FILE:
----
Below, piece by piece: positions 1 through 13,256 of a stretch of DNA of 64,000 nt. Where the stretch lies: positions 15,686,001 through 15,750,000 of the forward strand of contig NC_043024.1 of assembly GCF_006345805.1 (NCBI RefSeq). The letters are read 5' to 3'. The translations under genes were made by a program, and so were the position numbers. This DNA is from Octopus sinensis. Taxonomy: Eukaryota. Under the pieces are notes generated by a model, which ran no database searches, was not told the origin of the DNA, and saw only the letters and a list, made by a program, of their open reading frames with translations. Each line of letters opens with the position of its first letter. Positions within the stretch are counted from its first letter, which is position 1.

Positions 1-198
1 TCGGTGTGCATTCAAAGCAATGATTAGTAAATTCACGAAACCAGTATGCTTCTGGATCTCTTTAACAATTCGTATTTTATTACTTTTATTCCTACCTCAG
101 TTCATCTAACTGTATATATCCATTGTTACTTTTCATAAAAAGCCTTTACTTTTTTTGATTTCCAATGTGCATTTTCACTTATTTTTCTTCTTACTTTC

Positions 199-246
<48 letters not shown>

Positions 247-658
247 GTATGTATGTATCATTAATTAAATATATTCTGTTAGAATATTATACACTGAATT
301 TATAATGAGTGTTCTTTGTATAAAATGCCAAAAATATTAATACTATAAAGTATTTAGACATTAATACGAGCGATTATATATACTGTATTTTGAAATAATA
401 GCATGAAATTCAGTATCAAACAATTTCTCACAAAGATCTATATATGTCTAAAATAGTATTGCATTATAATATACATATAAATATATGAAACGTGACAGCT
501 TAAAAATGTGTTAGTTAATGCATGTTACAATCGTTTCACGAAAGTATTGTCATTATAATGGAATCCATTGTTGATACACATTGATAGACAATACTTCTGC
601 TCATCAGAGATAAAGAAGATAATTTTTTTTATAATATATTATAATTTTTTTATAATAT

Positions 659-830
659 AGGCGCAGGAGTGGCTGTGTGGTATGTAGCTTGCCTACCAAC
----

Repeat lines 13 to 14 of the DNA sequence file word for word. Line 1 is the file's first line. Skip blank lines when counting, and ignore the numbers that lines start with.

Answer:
Positions 659-830
659 AGGCGCAGGAGTGGCTGTGTGGTATGTAGCTTGCCTACCAAC